Tuesday, January 18, 2022
Belize City Travel Guide - Travel S Helper

Belize City

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Belize City is the country’s capital and was formerly known as British Honduras. Belize City has a population of 57,169 people living in 16,162 households, according to the 2010 census. It is situated near the confluence of Haulover Creek, a tributary of the Belize River. The Belize River drains into the Caribbean Sea 5 miles south of Belize City along the Philip Goldson Highway on the Caribbean coast. The city serves as the country’s main port as well as its financial and industrial centre. Several cruise ships moor outside the harbor and are catered to by locals. When Hurricane Hattie blew ashore on October 31, 1961, it nearly completely destroyed the city. It served as the capital of British Honduras (as Belize was known at the time) until 1970, when the government relocated to the new city of Belmopan.

Climate of Belize City

Belize City has a tropical monsoon climate, with warm and humid weather all year. The city has a long rainy season that lasts from May to January and a short dry season that lasts for the remaining three months. However, as is typical of many towns with tropical monsoon climates, Belize City has some precipitation throughout the dry season. April is the driest month in Belize City, with just 51 mm of precipitation recorded, making it an uncommon month for a city of this climatic type. The month after the winter solstice, which in Belize City is January, is often the driest for a city with a tropical monsoon climate. The average monthly temperature is relatively stable throughout the year, ranging from 23 °C to 28 °C.

Geography of Belize City

At the Haulover Bridge, Belize City is located at Mile 6 on the Western Highway and Mile 5 on the Northern Highway. The city proper is traditionally split into two sections: Northside, which is surrounded by Haulover Creek and ends in the east at the Fort George region, and Southside, which extends to the outskirts of the city and includes downtown. Politically, it is split into 10 seats, which are explained further below.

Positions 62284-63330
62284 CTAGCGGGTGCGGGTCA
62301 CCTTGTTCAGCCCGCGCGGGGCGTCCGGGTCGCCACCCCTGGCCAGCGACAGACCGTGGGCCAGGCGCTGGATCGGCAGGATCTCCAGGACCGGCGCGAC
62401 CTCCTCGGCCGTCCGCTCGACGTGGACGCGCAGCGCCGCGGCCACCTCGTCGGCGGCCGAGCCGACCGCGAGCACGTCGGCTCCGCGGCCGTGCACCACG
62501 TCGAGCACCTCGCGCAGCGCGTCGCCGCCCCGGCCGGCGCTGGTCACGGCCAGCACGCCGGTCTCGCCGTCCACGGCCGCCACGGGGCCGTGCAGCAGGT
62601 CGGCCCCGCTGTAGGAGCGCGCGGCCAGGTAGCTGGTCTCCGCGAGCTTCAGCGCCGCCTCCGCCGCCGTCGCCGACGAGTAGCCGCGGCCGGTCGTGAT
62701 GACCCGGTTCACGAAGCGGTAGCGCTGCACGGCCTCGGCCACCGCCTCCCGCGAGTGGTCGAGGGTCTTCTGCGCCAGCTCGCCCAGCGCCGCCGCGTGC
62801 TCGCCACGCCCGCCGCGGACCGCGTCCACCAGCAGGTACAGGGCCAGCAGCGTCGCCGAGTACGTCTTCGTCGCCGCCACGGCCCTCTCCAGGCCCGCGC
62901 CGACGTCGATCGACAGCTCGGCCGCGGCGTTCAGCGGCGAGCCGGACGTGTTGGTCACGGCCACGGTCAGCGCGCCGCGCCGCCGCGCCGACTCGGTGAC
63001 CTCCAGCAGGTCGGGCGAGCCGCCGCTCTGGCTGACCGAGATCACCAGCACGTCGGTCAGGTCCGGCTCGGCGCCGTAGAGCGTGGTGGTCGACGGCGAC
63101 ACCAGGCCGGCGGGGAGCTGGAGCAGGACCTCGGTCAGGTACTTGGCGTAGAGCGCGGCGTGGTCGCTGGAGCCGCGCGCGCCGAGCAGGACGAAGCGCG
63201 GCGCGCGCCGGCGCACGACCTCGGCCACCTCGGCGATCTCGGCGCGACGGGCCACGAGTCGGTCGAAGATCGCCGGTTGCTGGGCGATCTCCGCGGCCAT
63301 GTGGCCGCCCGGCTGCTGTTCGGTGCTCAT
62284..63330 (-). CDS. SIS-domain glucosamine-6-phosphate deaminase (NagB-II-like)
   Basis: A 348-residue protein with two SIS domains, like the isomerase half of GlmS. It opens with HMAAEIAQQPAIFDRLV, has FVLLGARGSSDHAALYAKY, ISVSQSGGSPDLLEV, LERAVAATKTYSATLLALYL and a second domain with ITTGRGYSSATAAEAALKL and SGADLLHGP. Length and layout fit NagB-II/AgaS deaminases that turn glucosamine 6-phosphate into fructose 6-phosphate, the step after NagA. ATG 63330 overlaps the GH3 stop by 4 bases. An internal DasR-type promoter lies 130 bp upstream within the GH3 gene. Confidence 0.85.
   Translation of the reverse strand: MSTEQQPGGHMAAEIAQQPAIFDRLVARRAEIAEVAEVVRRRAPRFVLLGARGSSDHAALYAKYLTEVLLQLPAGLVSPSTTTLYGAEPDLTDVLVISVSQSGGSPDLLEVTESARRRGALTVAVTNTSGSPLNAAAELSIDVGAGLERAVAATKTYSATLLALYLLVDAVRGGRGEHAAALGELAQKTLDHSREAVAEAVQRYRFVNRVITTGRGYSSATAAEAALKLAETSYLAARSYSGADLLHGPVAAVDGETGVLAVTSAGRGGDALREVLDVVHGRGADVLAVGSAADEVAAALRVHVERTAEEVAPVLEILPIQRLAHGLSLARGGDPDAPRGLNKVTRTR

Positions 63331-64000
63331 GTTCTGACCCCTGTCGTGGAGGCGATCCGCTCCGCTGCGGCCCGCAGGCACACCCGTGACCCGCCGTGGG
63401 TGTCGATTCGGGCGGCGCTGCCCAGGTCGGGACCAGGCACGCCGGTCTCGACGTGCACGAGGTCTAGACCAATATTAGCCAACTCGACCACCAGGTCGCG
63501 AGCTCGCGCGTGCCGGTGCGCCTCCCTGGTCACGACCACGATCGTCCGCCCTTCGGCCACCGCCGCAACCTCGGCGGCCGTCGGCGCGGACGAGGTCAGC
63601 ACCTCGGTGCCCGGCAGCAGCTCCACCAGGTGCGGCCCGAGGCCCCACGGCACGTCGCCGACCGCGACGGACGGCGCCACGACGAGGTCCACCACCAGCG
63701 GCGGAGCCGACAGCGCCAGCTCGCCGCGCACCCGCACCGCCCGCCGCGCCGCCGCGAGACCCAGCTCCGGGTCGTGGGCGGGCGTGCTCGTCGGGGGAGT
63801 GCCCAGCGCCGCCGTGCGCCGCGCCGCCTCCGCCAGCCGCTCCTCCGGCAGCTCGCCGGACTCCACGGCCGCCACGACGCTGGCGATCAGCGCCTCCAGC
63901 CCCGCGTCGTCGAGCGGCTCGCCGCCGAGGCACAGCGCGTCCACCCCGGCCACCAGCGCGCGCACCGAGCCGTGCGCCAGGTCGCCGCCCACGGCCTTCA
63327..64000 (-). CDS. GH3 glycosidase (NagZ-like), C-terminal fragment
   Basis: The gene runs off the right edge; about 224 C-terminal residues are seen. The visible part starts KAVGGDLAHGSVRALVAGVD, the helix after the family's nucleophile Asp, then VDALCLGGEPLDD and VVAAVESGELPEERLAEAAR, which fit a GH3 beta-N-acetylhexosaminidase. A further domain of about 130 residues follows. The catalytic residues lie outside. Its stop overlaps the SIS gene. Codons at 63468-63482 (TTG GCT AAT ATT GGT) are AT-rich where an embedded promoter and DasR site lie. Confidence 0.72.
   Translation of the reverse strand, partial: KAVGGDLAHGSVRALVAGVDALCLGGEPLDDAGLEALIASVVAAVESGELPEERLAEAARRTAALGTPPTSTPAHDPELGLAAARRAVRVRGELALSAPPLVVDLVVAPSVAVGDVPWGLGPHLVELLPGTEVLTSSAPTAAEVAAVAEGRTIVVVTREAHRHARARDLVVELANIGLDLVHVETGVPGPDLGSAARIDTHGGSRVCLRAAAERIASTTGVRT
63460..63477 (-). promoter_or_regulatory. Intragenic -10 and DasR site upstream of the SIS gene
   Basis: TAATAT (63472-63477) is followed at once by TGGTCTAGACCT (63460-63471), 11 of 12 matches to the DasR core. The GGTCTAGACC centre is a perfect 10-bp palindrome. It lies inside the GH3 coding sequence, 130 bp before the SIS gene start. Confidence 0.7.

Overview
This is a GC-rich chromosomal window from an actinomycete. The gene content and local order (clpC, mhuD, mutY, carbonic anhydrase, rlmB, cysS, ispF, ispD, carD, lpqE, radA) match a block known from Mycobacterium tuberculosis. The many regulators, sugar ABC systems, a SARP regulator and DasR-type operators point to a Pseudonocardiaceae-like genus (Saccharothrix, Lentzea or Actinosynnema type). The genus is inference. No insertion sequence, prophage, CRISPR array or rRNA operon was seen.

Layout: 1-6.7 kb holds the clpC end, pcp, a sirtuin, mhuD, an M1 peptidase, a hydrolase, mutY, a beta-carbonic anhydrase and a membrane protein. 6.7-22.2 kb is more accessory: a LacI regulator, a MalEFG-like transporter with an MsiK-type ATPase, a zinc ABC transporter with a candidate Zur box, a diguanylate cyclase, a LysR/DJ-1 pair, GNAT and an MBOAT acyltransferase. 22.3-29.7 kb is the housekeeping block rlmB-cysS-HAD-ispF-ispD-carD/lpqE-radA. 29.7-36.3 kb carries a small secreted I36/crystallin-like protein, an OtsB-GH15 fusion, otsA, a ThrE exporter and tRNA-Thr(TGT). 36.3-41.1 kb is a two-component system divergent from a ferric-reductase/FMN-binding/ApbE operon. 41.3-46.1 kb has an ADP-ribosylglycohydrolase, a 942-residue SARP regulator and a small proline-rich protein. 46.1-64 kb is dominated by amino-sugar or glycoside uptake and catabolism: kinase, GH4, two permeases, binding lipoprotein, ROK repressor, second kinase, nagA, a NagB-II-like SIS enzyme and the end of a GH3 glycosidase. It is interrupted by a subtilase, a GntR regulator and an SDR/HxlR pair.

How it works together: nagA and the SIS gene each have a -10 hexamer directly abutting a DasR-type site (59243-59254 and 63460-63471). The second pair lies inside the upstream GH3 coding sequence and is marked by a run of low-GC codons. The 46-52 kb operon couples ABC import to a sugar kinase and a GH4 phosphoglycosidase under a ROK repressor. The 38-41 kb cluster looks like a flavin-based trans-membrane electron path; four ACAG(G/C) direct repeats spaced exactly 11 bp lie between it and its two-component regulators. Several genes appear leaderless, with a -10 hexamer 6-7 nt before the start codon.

CITYSCAPE

The Belama, Coral Grove, Buttonwood Bay, and Vista Del Mar suburbs are located in Freetown, Northside’s westernmost constituency. It reaches up to the old Belize Technical College region inside the municipal limits.

Caribbean Shores contains Kings’ Park, a tiny suburb north and west of Freetown Road, West Landivar, which houses two of the University of Belize’s three City campuses, and University Heights, a residential neighborhood. Pickstock is located on the banks of Haulover Creek, which extends all the way to Barrack Road. St. John’s Cathedral is located on Albert Street’s southern terminus. St. John’s is Central America’s oldest Anglican Church and one of Belize’s oldest structures. The orange bricks arrived in Belize as ballast on British ships. The church’s construction started in 1812 and was finished in 1820. St. John’s is the only Anglican cathedral outside of England where kings have been crowned.

Fort George is the city’s most colonial district, and it is home to Memorial Park, the Baron Bliss Grave, the Baron Bliss Lighthouse, and the Museum of Belize.

Some of the city’s poorest citizens live on the Southside in Lake Independence, Collet, and Port Loyola. “London bridges,” rickety wooden pallets connecting houses, and low-strung poles are typical here. Mesopotamia, Queen’s Square, and Albert are somewhat better on the east side of Central American Boulevard. Albert includes the downtown streets of Albert and Regent.

Economy of Belize City

The bulk of working Belizeans commute to downtown workplaces or ply their trade on the street corners. Belize City is home to all of Belize’s main banks and the Central Bank, as well as practically all insurance centers, markets, and other businesses. Belize City serves as a national and international air, marine, and road transportation hub.

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